Said Mas via email, “Our team members work on some of the most demanding, complicated infrastructure projects in the U.S. The passing of any of our team members, under any circumstance, is a tragedy. These unfortunate situations have ranged from suicide to heart attacks, vehicle and work accidents and even a death related to a bee sting. MasTec has dedicated significant resources to the well-being of our employees and have developed a world class safety culture on the field.”
The year 2018 was one for milestones. MasTec is believed to be the first company founded by a Cuban American to make the Fortune 500 list of the most profitable publicly traded U.S. companies. And in November, S&P Dow Jones added MasTec to its bellwether Midcap 400 Index.
“I don’t think we set a goal to be a Fortune 500 company,” José said. “It might have been part of a secret bucket list, but I don’t know if it was part of a strategy of the company to say, ‘Let’s figure out a way to get on this list.’”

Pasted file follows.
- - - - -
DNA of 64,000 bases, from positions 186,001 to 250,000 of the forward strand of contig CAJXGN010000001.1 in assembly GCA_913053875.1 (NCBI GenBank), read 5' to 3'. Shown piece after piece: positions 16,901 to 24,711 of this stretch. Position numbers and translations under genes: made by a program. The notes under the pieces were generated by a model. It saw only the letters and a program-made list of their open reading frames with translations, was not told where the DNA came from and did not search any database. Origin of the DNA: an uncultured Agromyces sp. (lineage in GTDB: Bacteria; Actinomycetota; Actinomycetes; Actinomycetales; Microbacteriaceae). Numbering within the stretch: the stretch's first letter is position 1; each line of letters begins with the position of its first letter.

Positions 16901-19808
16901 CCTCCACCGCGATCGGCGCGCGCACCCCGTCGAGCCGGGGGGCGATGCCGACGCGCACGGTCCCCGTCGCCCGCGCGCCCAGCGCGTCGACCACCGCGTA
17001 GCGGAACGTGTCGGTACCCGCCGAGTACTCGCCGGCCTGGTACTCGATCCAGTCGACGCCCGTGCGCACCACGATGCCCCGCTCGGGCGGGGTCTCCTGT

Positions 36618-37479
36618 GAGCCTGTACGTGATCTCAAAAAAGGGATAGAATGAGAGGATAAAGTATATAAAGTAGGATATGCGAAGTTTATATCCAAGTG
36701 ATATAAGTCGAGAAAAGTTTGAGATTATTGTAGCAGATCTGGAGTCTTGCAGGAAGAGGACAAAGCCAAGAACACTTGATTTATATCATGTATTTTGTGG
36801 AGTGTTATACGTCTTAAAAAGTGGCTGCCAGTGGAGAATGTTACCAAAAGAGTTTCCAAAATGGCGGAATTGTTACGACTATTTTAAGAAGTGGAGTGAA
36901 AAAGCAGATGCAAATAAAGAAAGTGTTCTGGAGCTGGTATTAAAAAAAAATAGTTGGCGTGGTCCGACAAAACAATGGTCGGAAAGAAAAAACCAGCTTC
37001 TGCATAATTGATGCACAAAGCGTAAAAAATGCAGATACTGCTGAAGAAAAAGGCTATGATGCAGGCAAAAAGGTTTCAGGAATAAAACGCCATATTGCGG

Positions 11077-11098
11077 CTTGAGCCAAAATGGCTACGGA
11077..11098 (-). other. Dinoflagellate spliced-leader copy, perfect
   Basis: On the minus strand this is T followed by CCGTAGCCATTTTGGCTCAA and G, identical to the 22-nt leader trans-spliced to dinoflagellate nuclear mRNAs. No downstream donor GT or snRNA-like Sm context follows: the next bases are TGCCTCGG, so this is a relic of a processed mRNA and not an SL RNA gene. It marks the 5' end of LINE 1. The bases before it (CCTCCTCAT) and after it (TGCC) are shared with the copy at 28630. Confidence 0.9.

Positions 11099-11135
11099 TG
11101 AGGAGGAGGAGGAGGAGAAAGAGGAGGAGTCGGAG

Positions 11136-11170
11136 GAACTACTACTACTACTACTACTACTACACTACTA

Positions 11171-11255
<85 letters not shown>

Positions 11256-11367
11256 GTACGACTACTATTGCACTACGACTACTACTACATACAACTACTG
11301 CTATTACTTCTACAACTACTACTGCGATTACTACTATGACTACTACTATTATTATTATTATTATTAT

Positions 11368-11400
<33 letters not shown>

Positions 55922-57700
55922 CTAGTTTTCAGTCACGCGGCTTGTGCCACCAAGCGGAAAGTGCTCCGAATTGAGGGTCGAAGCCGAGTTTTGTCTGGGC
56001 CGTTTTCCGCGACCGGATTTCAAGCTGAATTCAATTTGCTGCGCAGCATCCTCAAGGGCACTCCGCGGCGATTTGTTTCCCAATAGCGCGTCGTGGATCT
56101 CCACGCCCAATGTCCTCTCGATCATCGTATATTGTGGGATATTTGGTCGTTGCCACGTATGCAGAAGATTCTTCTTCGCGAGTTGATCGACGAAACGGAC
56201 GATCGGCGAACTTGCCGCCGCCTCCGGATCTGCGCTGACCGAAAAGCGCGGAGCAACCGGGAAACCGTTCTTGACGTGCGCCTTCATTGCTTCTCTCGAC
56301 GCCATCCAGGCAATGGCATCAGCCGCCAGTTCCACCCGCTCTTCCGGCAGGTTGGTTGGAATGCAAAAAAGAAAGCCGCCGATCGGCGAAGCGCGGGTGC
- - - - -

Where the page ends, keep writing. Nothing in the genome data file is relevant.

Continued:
But he remains humbled by the honor. “The fact that our father started this business with the shirt on his back,” José said. “He started this business here in Miami with a couple of employees, and here we’re one of the 500 largest traded companies in the country. That’s pretty amazing.” Technology is always evolving, and MasTec is as well.
Not every attempt brings a win. Earlier, the company made a foray into highway digital smart signs that display information about traffic conditions and closures. At first it sounded like a good fit for MasTec’s skill set, but the engineers at MasTec never mastered the technology.